Memphis Grizzlies (2018)[edit]

On January 29, 2018, Johnson, along with Willie Reed and Blake Griffin, was traded to the Detroit Pistons in exchange for Avery Bradley, Tobias Harris, Boban Marjanović, a future protected first-round draft pick and a future second-round draft pick.[12][13] On February 8, the Pistons traded Johnson, along with a 2022 second-round draft pick, to the Memphis Grizzlies in exchange for James Ennis.[14] On March 27, 2018, Johnson was waived by the Grizzlies.[15]

Indios de Mayagüez (2019)[edit]

On February 19, 2019, Indios de Mayagüez of the Baloncesto Superior Nacional (BSN) announced that they had signed Johnson.[16]

Orlandina (2019–2020)[edit]

On August 14, 2019, Johnson signed with Orlandina Basket.[17] He averaged 17 points and 11 rebounds per game.[18]

Chorale Roanne Basket (2020)[edit]

On January 11, 2020, Johnson signed with Chorale Roanne Basket of the LNB Pro A, a professional basketball league in France.[19] He averaged 13 points and five rebounds per game.[18]

BC Budivelnyk (2020–present)[edit]

On October 7, 2020, Johnson signed with BC Budivelnyk of the Ukrainian Basketball SuperLeague.[18]

NBA career statistics[edit]

  GP Games played   GS  Games started  MPG  Minutes per game
 FG%  Field goal percentage  3P%  3-point field goal percentage  FT%  Free throw percentage
 RPG  Rebounds per game  APG  Assists per game  SPG  Steals per game
 BPG  Blocks per game  PPG  Points per game  Bold  Career high

Regular season[edit]

2016–17 L.A. Clippers 3 0 3.1 .286 .000 .000 1.0 .3 .7 .3 1.3
2017–18 L.A. Clippers 9 0 4.2 .636 .000 1.000 1.4 .1 .7 .2 1.8
2017–18 Memphis 9 0 6.7 .419 .000 .333 2.0 .1 .3 .4 3.0
Career 21 0 5.1 .449 .000 .600 1.6 .1 .5 .3 2.2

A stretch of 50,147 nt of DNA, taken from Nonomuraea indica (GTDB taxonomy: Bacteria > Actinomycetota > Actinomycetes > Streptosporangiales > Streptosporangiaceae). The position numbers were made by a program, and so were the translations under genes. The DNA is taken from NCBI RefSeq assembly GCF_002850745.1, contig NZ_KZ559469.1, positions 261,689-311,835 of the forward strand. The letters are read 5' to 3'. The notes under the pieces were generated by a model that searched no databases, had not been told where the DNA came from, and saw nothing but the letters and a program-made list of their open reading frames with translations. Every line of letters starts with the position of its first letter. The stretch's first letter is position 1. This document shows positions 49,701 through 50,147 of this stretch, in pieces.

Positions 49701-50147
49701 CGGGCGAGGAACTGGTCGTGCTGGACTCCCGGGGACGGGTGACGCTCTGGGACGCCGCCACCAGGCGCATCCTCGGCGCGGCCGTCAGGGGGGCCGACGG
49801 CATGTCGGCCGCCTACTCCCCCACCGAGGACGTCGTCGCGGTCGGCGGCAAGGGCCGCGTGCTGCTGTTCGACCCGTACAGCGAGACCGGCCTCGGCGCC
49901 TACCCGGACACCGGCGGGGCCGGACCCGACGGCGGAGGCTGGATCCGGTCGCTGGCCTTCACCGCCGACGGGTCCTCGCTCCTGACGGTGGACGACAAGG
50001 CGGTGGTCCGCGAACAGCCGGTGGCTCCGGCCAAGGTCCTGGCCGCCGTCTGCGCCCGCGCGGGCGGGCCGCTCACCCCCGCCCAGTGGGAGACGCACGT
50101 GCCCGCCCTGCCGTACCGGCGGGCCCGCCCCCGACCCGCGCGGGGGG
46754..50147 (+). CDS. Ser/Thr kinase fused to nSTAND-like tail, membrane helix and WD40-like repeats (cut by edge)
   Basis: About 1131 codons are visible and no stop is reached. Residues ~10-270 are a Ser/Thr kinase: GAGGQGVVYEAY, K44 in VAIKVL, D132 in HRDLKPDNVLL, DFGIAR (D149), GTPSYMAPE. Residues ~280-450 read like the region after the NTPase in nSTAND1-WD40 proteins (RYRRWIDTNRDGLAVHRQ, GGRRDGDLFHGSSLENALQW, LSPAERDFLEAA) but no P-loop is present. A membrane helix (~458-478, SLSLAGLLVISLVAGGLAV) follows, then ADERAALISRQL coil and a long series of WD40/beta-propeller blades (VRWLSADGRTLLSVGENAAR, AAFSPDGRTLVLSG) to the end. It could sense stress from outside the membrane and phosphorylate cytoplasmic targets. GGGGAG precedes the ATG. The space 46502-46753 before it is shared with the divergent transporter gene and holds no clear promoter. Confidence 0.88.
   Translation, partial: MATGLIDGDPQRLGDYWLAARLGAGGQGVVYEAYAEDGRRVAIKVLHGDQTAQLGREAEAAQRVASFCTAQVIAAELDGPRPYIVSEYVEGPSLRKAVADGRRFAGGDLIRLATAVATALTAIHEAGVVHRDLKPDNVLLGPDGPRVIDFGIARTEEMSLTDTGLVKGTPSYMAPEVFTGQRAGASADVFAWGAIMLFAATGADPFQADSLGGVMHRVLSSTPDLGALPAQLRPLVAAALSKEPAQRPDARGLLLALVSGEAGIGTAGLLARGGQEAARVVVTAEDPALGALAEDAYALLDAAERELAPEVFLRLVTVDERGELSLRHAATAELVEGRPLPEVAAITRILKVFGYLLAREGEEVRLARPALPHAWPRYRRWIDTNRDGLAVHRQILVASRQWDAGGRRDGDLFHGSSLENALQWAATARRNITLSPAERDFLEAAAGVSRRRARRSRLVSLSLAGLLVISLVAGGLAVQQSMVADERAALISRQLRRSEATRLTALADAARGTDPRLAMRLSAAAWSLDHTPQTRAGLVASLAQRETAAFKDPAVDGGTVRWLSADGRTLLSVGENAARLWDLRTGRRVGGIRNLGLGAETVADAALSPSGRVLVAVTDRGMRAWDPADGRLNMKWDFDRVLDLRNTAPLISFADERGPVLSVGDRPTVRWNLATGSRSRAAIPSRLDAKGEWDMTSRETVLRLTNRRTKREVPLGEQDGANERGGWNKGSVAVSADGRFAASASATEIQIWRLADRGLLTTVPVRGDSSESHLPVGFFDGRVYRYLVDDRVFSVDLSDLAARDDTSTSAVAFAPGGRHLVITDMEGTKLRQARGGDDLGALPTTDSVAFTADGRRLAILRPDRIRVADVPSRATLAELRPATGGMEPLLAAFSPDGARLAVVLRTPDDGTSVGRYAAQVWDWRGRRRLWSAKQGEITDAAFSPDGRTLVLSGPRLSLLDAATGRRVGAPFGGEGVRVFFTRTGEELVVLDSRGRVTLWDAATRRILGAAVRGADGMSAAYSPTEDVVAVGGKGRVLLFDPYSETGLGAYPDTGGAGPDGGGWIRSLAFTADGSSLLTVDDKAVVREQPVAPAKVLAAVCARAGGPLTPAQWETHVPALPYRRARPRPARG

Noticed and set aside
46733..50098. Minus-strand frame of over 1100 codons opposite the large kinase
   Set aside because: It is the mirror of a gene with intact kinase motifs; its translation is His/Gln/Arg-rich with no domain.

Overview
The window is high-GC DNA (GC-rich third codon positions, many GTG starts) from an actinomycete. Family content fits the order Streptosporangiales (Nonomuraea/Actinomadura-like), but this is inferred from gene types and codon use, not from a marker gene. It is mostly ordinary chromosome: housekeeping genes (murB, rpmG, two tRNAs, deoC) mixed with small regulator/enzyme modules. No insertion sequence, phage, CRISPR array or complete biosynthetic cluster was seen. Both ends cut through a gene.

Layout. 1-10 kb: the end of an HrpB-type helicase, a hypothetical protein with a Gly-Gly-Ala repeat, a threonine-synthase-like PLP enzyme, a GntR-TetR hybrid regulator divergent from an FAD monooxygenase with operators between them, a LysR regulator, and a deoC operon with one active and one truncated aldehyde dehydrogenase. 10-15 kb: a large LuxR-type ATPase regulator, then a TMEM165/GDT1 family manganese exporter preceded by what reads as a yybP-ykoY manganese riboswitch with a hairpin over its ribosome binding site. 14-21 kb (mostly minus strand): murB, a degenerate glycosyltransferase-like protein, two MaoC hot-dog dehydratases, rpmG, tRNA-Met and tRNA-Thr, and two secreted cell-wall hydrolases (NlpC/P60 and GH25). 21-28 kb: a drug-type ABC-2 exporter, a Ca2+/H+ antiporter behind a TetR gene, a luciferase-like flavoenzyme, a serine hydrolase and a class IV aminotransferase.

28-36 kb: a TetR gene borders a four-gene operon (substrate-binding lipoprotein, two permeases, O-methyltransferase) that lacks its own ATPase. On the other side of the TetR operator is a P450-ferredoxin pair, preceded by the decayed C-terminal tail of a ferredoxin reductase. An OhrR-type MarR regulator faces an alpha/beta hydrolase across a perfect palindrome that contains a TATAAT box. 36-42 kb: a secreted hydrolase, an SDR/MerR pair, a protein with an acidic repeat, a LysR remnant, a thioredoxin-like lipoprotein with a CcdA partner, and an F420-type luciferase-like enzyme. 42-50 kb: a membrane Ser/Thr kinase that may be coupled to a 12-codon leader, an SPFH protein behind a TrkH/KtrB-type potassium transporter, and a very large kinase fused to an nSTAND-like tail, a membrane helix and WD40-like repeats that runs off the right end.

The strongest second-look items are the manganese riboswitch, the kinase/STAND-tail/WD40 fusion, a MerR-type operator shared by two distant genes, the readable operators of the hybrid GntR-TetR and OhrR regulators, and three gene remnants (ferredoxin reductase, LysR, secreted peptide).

1. ^ "Brice Johnson remembers his momma's love every time he puts on his jersey". The Daily Tar Heel. 17 February 2016. Retrieved 17 May 2016.
  2. ^ "Brice Johnson Stats". Sports Reference. 8 March 2015. Retrieved 12 May 2016.
  3. ^ "ACSMA 2015 All-ACC Basketball Teams Announced". Atlantic Coast Conference. 8 March 2015. Archived from the original on 25 April 2015. Retrieved 29 April 2015.
  4. ^ Carter, Andrew (March 24, 2016). "From quitter to All-American: The odyssey of UNC's Brice Johnson". The News & Observer. Retrieved 25 March 2016.
  5. ^ "Brice Johnson scores 39 to lead No. 7 UNC past Florida State". USA Today. Associated Press. 4 January 2016. Retrieved 5 January 2016.
  6. ^ Payne, Terrence (February 11, 2016). "Naismith Trophy midseason list announced". Fox Sports. Retrieved February 19, 2016.
  7. ^ "UNC's Brice Johnson makes AP All-America team". Associated Press. March 29, 2016. Archived from the original on April 1, 2016. Retrieved March 30, 2016.
  8. ^ "Clippers select Brice Johnson with No. 25 pick of 2016 NBA draft". June 23, 2016. Retrieved June 23, 2016.
  9. ^ "L.A. CLIPPERS SIGN BRICE JOHNSON". July 12, 2016. Retrieved July 12, 2016.
  10. ^ Turner, Broderick (October 8, 2016). "Clippers rookie Brice Johnson out indefinitely because of herniated disk in lower back". Retrieved October 8, 2016.
  11. ^ "2016-17 NBA Assignments". Archived from the original on January 26, 2017. Retrieved March 9, 2017.
  12. ^ "Press Release: L.A. Clippers Acquire Harris, Bradley, Marjanović, First & Second-Round Picks". January 29, 2018. Retrieved January 30, 2018.
  13. ^ "Detroit Pistons acquire Blake Griffin, Willie Reed, Brice Johnson from LA Clippers". January 30, 2018. Retrieved January 30, 2018.
  14. ^ "Detroit Pistons Acquire Forward James Ennis III". Turner Sports Interactive, Inc. February 8, 2018. Retrieved February 8, 2018.
  15. ^ "Memphis Grizzlies sign MarShon Brooks to 10-day contract Grizzlies Waive Brice Johnson". March 27, 2018. Retrieved March 27, 2018.
  16. ^ "Indios anuncian a Johnson como su segundo importado". (in Spanish). February 19, 2019. Retrieved February 19, 2019.
  17. ^ "Brice Johnson joins Orlandina Basket". Retrieved 14 August 2019.
  18. ^ a b c "BC Budivelnyk sign Brice Johnson, Reggie Johnson". Sportando. October 7, 2020. Retrieved October 7, 2020.
  19. ^ "Brice Johnson joins Chorale Roanne". Sportando. January 11, 2020. Retrieved October 7, 2020.

External links[edit]